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Back Pain

Back Pain

A 77-year-old woman presents with back pain.
No trauma. No radiation. No red flags.
ROS* otherwise surprisingly negative.
Her exam is unremarkable, actually pretty darn good.
FROM, negative SLR, full distal strength, sensation and DTRs.*
After the usual cautions I reassure her,
prescribe activity, no meds and the tincture of time.
She is fine with that, appreciative and pleasant.
Then she says, “Should I

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King of Pain

King of Pain

I am a retired union plumber with the state of Illinois. I’ve had laparoscopic surgery on both knees, a lower back surgery that required two stainless rods and I’m not sure how many screws, and three cervical fusions. I now suffer from neuropathy (nerve dysfunction) in my feet. They’re painfully numb: A shoe could come off, and I wouldn’t know it. I find it difficult to get around–not to mention embarrassing when I go back

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Complainer

Christina Phillips

The patient, age forty-nine, complained of abdominal pain. She was taking both slow- and fast-acting oxycodone to manage the pain, and she also took antidepressants and a sleeping aid. She’d come to the hospital several times in the past year, always with the same complaint. This time, not feeling well enough to drive, she’d come by taxi. The veins in her arms were small, threadlike and collapsed, like those of a ninety-year-old

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What If I Die Now?

 
The mood was grim in our house on this night, as it always was when my mother was at her sickest. My mother was suffering at the hands of what I know now to be systemic rheumatoid arthritis: the pain was clearly eating up her soul and body alike.
I looked at her as I helped with her evening pills, hoping they would bring some magic to lift the cloud hanging above us. I

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Overkill

Daniel Lee

Primum non nocere. First, do no harm.

I learned that in the first year of medical school. “Nonmaleficence” is the fancy name given to this sentiment, and it’s one of the four pillars of modern bioethics. In real life, it’s an impossible standard: We harm patients all the time. But the spirit behind the principle is what matters. Do the least possible harm to patients as they go through the medical system.

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Pain

Ronna Edelstein

When my friend Madeline turned seventy, she celebrated in a big way: She walked a half-marathon; she hosted a cabaret for family and friends at which she sang and told stories; she traveled to China. Now, six years later, this dynamic woman has become a virtual prisoner in her apartment. She has undergone back surgery, suffered a nearly fatal intestinal infection and, after a fall, had bolts and screws placed in her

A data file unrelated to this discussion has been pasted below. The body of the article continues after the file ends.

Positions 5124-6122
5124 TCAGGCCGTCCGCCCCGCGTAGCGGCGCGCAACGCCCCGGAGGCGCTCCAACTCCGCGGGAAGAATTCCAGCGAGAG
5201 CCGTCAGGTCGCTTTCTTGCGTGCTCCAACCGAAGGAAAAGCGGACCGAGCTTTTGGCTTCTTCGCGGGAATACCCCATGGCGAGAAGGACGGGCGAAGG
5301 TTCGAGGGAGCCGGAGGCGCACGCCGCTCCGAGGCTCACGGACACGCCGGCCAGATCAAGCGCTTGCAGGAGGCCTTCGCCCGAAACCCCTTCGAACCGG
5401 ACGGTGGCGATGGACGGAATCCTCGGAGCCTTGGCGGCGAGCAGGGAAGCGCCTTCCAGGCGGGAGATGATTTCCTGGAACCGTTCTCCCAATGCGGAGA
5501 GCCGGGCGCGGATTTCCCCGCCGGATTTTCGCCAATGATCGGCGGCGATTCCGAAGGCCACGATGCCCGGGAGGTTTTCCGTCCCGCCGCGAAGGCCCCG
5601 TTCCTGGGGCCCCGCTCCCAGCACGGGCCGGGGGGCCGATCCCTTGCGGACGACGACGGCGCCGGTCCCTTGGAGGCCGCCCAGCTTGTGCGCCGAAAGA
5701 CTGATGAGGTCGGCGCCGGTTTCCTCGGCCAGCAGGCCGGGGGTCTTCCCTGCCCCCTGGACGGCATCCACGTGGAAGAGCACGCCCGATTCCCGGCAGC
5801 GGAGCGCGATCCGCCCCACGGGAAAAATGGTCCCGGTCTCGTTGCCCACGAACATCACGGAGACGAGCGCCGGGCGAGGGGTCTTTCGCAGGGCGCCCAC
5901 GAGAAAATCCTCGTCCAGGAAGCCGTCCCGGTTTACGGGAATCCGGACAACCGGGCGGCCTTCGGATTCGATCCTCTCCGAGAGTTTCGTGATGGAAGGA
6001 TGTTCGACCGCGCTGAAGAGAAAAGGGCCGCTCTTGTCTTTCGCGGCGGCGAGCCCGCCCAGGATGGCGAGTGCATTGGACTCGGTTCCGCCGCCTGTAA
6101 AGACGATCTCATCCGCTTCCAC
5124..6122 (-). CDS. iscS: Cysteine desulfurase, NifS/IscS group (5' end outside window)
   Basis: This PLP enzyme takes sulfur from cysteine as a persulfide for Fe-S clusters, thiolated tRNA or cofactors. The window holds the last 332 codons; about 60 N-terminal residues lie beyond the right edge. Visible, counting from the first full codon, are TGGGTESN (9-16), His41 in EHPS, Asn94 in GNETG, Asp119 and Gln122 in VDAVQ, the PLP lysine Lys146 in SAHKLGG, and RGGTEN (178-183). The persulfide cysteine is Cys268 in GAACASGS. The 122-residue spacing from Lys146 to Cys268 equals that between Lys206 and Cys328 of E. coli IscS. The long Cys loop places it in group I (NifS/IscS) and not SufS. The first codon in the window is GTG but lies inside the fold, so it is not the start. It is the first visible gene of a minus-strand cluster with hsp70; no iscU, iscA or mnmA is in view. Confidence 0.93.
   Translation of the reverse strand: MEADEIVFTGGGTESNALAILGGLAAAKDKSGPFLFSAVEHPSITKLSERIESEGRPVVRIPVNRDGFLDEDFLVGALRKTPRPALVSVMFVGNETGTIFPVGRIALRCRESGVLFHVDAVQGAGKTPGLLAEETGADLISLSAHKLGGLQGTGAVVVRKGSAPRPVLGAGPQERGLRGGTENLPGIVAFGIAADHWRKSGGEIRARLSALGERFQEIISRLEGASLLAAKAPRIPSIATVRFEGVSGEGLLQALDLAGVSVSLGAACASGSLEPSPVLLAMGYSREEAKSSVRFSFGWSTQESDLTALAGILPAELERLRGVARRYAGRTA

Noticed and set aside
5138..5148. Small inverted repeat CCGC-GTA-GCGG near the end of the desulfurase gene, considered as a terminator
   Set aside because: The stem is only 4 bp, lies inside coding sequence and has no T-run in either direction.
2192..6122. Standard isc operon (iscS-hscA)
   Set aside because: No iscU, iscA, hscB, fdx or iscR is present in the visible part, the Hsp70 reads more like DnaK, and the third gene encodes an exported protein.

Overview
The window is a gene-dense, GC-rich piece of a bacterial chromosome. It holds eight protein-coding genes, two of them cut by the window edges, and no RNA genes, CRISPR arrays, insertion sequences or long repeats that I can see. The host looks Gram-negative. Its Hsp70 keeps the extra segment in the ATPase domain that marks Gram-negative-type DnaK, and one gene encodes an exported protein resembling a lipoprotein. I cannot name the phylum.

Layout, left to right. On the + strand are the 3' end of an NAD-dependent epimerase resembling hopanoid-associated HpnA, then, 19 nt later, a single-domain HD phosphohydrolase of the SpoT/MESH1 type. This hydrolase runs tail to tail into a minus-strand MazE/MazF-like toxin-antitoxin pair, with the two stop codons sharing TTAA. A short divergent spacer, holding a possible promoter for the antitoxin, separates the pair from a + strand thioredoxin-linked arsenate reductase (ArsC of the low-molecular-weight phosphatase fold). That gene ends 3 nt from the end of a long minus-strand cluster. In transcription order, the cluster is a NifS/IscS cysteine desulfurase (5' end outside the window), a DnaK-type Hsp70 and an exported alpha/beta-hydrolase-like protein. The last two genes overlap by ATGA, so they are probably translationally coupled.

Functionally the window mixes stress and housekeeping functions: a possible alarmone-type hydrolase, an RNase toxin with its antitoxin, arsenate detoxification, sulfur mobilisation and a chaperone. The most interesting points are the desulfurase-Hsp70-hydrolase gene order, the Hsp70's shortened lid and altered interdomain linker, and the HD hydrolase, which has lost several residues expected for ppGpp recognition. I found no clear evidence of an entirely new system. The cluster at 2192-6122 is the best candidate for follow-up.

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Giving Blood–and Other Acts of Courage

Liz Witherell

I donated blood today. I’m one of those people who doesn’t shudder at the thought of needles piercing my skin, or get queasy as I watch the blood drain from my vein into the collection bag. It’s no big deal. I eat the cookies and drink the juice afterwards, and I kind of enjoy talking with the elderly volunteers.

I think I’m lucky. I know so many people who are sickened

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Teaching the Wound

Joanne M. Clarkson

                    For LS

Assume pain, I tell them, the young, the
minimum-waged, those who work the midnight
shift with no chance for stars. We lean
over the bed of a 93-year-old man with advanced
Parkinson’s disease. His face is
frozen, even his eyes don’t seem to move
unless you watch the sheen. These

student aides are

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OT

Maggie Westland

I have a dance routine all in my hands, with steps
To take to make them bend again, at least to stall
The stalk of past abuse, of joint and sinew overuse

This jig more intricate, more complex, more diffuse
Than simple shuffles of the well-shod foot, requires
Both patience brute and gentle force to stake its worth

I dance five times each day twice daily bathe in wax
Or wrap socks full

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Joe the Handyman

Angela Yang

“Forty-two-year old male, chronic pain syndrome,” the chart reads. 

I’m a third-year medical student doing an elective at a physical medicine and rehabilitation clinic, and this is my first time seeing Joe. 

Sitting expectantly in the exam-room chair, he’s a gaunt man with a long face and dark tattoos down his arms. Wire-rimmed glasses, stringy ponytail, faded jeans and leather jacket complete the look. 

“Nice

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